(1) To what extent might a question influence the respondents to show themselves in a good light?

     (2) To what extent might a question influence a respondent to be unduly helpful by attempting to anticipate what the researcher wants to hear or find out?

     (3) To what extent might a question be asking for information about/from respondents that they are not certain, and perhaps not likely, to know about themselves?

The validity of questionnaire and interview items is limited by all three considerations above.

Methods to administer data collection instruments

   g. Once the data collection instrument is developed, consider to whom and how it is administered. (Determining the sample size is discussed in the next section.) Various methods to employ are listed below.

      (1) Mailed questionnaire.

      (2) Personally administered questionnaire.

      (3) Electronically administered questionnaire.

      (4) Telephonic interview.

      (5) Face-to-face interview.

      (6) Video teleconference interview.

Regardless of the data collection instrument used, administer those designed to research training transfer to the job, to the graduate or supervisor, at least 6 months after the graduate's return to duty.

Sample size for surveys

     h. Paramount to providing accurate data to senior leadership requires determining how many completed surveys are needed to produce a reliable report. Additionally, provide senior leadership with the confidence that the information collected is representative of the target audience. Table 4-2 provides steps to determine how many completed surveys are needed. Job Aid 350-70-4.4d assists with accomplishing procedures in table 4-2.

Table 4-2
Steps for determining completed survey requirements




Determine the target audience.


Estimate how many individuals are in the target audience. If the population size is 200 or less, survey the entire population.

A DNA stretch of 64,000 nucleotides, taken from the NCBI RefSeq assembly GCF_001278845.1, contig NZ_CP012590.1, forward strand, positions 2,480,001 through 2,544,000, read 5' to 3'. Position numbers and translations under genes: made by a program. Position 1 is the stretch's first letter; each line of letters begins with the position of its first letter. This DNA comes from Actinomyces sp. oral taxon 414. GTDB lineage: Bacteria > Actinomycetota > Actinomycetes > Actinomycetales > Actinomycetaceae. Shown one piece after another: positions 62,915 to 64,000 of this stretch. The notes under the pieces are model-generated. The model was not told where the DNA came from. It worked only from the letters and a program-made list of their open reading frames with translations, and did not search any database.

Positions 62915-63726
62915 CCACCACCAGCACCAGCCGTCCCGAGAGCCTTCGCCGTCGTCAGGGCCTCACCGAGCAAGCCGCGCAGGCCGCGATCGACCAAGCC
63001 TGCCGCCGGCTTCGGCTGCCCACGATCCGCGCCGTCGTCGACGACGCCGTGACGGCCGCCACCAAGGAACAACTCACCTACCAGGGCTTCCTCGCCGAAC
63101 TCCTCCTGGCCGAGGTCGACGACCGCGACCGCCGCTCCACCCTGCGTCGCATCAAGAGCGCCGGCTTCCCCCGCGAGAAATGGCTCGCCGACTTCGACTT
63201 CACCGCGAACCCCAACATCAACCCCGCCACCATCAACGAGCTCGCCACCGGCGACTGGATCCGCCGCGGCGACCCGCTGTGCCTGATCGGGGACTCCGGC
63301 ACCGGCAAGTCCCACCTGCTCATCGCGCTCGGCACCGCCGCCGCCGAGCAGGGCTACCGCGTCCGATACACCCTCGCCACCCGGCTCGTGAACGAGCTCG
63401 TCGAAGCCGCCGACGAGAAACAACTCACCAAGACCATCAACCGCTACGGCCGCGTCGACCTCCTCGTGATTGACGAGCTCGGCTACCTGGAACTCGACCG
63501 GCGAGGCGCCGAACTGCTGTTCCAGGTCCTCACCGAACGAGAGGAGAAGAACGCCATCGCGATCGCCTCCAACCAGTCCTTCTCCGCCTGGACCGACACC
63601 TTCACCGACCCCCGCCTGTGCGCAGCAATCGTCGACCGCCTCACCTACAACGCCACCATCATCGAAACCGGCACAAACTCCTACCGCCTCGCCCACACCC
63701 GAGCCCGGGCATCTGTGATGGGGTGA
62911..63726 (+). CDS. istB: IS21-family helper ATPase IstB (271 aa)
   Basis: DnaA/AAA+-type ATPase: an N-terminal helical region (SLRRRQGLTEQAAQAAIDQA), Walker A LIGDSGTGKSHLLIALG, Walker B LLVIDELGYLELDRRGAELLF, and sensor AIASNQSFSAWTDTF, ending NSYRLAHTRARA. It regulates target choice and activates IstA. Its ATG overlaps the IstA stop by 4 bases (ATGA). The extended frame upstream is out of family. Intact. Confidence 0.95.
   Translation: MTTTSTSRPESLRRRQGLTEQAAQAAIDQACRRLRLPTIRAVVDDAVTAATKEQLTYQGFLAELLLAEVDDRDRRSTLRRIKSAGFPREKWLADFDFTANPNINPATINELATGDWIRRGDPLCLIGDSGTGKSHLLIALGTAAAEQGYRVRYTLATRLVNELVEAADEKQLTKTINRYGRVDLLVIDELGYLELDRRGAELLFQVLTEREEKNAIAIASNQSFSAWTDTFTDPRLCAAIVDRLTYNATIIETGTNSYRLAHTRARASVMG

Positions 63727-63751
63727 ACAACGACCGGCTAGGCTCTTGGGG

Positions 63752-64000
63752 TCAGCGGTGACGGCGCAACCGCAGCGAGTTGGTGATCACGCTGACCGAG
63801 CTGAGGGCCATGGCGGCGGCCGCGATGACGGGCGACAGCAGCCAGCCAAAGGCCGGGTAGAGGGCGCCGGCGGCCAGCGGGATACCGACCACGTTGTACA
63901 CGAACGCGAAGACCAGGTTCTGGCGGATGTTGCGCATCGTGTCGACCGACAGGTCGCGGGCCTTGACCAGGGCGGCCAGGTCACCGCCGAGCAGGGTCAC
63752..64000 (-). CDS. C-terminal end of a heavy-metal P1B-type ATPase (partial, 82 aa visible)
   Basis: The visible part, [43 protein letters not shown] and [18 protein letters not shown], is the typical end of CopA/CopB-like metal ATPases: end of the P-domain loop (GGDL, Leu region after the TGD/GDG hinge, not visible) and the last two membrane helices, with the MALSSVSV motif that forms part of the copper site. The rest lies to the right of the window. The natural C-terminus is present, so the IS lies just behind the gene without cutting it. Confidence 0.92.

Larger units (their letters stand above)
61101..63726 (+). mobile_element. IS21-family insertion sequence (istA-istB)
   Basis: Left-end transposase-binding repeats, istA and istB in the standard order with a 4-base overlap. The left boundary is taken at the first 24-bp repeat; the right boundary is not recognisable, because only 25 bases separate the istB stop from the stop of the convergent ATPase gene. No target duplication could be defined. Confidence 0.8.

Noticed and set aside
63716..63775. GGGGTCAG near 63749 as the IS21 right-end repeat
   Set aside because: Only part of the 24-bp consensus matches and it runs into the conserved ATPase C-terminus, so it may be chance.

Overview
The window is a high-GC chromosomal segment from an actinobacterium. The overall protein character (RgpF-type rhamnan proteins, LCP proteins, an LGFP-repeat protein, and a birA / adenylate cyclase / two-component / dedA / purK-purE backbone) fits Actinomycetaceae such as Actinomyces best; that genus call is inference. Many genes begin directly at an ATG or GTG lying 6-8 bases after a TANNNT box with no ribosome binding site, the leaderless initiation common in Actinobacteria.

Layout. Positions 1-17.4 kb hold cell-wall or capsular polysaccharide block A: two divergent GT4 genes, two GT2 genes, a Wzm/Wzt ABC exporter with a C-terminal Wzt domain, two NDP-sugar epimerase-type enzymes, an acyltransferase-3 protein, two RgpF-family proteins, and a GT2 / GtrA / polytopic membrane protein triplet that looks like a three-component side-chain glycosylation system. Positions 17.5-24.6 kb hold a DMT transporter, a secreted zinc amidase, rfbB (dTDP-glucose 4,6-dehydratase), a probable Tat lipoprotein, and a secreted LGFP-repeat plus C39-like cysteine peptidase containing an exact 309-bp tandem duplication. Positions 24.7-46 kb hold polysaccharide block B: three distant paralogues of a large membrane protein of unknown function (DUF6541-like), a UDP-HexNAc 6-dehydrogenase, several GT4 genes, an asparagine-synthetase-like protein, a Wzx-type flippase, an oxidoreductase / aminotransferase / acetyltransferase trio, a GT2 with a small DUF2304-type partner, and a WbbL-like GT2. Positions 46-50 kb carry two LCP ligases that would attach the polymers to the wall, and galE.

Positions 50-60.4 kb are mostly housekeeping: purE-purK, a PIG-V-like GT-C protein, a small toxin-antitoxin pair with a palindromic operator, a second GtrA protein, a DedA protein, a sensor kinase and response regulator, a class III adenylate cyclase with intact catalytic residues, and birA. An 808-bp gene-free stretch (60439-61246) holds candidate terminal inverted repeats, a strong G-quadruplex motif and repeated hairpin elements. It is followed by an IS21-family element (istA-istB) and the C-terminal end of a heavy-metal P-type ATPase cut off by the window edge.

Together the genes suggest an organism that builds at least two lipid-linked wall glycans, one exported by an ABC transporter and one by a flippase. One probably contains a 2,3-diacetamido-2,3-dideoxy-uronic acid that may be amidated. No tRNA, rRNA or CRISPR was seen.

Determine confident level required that results are representative. The JA recommends choosing the 95 percent confidence level, a level commonly used.


Determine the estimated rate of usable questionnaires to use.


Determine the number of questionnaires that need distributing.

Standard sampling techniques

   i. Since it is frequently impossible to study an entire population, evaluators rely on sampling to acquire a section of the population from which data is collected. Sampling is considering a segment of a target population that is representative of that target population. If the sample is not a true representation of the population, then the data analyzed may be erroneous. The most commonly used sampling procedures are:

     (1) Simple Random Sampling-a sampling technique in which each individual in a population is chosen by chance, and each member of the population has an equal chance of being included. The group of subjects (the sample) is selected from a larger group (the population).

    (2) Stratified Random Sampling - a sampling technique that divides the population into categories (strata) and then data is collected from the strata by simple random sampling. These categories are based on certain characteristics relevant to the questionnaire (i.e., age, training level, or gender).

Raw data collected

j. The end product of the collection phase is raw information. This raw data is in the form of completed questionnaires, interview guides, observation checklists, and other completed data collection instruments. Analyze this raw data.


Quality control criteria for data collection. Training development/task proponents perform QC actions as an inherent part of the SAT process. Regardless of the collection data instrument used, ensure-

     a. Everyone involved understands the purpose of the evaluation.

     b. Data sources were relevant to provide appropriate, pertinent, and reliable information.

     c. Data collection instruments were appropriately designed to collect required data.

     d. Data sources provided appropriate, pertinent, and reliable information.

     e. Instrument was validated prior to distribution.